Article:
Build­ing in­spi­ra­tion into a synth pre­set

Future Music - - ALBUM REVIEWS -

De­signed to en­cour­age change and move­ment, this strat­egy for in­spi­ra­tion can un­ravel com­plex ar­range­ments in a flash It helps to cast your eye for­ward to the job of ar­range­ment right from the be­gin­ning of the sound de­sign process. If your sounds are built to al­ter and morph in in­ter­est­ing ways, you’ll never get stuck for ideas when you need to de­velop that ini­tial idea into a con­cept that un­folds or­gan­i­cally. In this tu­to­rial, we’re go­ing to start with a se­quenced synth patch we cre­ated for FM317’s Cut­ting-Edge Synth Power cover fea­ture. Not only is this riff a great start­ing point for a pro­gres­sion, but it’s also crammed full of macro as­sign­ments that can be au­to­mated over time. If you’re a Mas­sive user, you can grab the pre­set from vault.fu­ture­mu­ and fire it up for your­self.

Rhyth­mi­cally, we’re us­ing a 50/50 blend of two of Mas­sive’s Per­former mod­u­la­tors to se­quence var­i­ous pa­ram­e­ters, in­clud­ing os­cil­la­tor level and wavetable amounts. By as­sign­ing the cross­fade amount of the two Per­form­ers to a macro, we cre­ate dif­fer­ent rhythms and grooves with the twist of one knob.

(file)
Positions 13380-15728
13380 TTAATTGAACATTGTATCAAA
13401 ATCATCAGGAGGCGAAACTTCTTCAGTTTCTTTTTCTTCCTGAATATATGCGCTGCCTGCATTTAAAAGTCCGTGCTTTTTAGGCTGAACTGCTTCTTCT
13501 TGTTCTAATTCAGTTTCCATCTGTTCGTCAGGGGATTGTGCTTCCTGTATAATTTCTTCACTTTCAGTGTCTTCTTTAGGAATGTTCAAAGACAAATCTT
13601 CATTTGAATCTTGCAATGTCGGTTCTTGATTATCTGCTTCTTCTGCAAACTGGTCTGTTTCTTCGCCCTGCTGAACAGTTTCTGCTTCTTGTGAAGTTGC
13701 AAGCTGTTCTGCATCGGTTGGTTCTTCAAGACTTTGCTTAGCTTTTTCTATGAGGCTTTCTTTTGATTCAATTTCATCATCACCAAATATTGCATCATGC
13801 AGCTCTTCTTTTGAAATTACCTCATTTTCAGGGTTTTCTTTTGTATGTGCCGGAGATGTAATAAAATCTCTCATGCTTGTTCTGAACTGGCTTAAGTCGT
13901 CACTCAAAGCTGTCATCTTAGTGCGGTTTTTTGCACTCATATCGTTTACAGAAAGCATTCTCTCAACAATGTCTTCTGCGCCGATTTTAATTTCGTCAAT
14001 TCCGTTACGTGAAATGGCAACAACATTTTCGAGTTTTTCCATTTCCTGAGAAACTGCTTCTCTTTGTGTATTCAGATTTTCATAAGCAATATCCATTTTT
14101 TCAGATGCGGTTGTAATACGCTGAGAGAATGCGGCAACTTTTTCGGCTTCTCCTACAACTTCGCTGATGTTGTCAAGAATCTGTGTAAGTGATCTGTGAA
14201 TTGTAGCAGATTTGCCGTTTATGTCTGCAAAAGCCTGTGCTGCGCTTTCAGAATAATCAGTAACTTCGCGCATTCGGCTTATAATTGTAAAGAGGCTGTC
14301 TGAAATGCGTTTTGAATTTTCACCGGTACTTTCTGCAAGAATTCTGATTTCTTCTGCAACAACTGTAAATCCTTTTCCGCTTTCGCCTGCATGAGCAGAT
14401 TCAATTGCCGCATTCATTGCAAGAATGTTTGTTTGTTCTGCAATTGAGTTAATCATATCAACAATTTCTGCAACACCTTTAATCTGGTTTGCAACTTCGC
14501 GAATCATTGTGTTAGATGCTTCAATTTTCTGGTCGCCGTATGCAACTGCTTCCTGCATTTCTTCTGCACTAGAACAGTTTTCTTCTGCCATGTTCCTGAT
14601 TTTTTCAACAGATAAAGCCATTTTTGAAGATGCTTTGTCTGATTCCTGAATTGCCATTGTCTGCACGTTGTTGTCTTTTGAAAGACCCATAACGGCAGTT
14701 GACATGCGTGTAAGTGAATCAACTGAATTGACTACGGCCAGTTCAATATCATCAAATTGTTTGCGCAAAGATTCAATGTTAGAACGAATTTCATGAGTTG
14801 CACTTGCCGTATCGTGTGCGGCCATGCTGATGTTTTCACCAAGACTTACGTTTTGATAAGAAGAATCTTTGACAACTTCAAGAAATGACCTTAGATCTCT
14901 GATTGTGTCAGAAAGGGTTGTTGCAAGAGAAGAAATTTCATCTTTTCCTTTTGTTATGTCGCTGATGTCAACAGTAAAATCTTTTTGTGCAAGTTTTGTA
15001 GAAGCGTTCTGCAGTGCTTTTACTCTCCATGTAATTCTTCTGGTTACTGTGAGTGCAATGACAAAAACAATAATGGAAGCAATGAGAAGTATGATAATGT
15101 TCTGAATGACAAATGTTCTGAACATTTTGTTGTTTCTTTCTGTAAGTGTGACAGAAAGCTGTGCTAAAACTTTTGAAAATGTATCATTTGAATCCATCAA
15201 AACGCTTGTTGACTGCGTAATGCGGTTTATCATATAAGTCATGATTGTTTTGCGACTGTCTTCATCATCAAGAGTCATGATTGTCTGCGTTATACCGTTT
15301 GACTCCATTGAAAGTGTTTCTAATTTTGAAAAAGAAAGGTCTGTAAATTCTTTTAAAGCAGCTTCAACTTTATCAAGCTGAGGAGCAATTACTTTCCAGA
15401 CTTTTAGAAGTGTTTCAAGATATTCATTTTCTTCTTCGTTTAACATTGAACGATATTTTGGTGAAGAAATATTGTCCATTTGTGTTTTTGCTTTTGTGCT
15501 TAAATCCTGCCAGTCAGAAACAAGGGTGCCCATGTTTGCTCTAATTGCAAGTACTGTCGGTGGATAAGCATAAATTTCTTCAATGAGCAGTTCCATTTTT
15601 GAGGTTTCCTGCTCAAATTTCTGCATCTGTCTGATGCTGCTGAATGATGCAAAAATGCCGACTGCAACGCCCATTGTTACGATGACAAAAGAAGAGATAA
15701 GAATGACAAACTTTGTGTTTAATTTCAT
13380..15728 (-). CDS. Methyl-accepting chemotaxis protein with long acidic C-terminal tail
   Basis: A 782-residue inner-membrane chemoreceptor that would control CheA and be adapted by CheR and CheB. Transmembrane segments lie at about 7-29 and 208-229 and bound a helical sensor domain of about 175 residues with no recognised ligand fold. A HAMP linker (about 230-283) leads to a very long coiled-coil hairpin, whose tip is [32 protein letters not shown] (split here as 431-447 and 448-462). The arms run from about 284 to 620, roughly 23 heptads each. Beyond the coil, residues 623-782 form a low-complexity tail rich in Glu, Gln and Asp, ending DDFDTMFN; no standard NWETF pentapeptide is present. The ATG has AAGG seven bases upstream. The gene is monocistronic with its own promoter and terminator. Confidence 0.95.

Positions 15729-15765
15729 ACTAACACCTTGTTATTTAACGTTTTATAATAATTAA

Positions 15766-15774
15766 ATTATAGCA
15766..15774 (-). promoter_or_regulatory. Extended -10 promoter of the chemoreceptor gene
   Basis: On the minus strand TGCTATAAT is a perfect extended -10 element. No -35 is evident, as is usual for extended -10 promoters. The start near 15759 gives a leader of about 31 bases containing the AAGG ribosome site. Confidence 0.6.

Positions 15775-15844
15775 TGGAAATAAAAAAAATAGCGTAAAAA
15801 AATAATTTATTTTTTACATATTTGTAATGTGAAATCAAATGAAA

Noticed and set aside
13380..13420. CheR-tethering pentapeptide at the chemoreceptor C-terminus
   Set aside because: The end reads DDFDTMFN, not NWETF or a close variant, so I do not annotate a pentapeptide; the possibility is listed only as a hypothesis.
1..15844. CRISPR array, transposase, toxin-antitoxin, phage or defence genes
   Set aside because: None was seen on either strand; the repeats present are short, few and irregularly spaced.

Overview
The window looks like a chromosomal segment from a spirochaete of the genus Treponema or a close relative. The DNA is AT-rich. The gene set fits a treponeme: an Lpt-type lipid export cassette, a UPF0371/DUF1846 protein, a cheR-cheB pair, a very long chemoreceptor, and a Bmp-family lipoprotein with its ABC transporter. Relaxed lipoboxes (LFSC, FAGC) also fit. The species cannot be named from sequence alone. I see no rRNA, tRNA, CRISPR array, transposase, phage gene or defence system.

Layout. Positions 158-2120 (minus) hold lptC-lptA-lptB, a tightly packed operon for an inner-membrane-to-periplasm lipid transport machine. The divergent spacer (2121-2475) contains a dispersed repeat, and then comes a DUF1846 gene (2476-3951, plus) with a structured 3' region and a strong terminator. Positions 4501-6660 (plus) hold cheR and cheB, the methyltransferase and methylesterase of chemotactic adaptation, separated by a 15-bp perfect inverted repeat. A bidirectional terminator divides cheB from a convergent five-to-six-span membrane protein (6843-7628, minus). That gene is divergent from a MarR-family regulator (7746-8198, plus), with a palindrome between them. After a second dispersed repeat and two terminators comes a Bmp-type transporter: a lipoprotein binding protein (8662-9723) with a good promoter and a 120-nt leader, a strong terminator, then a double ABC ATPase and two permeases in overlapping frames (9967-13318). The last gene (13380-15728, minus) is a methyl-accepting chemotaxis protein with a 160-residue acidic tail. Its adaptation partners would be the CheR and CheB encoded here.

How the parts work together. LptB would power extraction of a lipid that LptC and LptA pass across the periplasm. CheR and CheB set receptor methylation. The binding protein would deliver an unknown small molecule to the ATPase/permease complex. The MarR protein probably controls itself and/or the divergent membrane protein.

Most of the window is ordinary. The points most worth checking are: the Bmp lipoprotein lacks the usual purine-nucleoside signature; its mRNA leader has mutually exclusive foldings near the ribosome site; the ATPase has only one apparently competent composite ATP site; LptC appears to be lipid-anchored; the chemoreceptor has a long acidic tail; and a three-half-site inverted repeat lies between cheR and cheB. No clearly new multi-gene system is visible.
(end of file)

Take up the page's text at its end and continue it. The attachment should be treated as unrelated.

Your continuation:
For tim­bral vari­a­tion, we’ve set up macros to gov­ern comb fil­ter mix, feed­back/ over­drive, bitcrusher mix, os­cil­la­tor 2 level and noise amount. Sub­tle shifts in tone and char­ac­ter through­out dif­fer­ent sec­tions of a track can sub­tly (or sub­stan­tially) shift the lis­tener’s per­spec­tive of a seem­ingly repet­i­tive sound.

Swamp­ing a synth sound in re­verb is a com­mon trick for build­ing mo­men­tum. By as­sign­ing Mas­sive’s Re­verb Size and Dry/Wet pa­ram­e­ters to a macro knob, then au­tomat­ing this up at the end of eight- or 16-bar sec­tions, the dry synth is coated in am­bi­ence that can then be pulled back down again.

Newspapers in English

Newspapers from Australia

© PressReader. All rights reserved.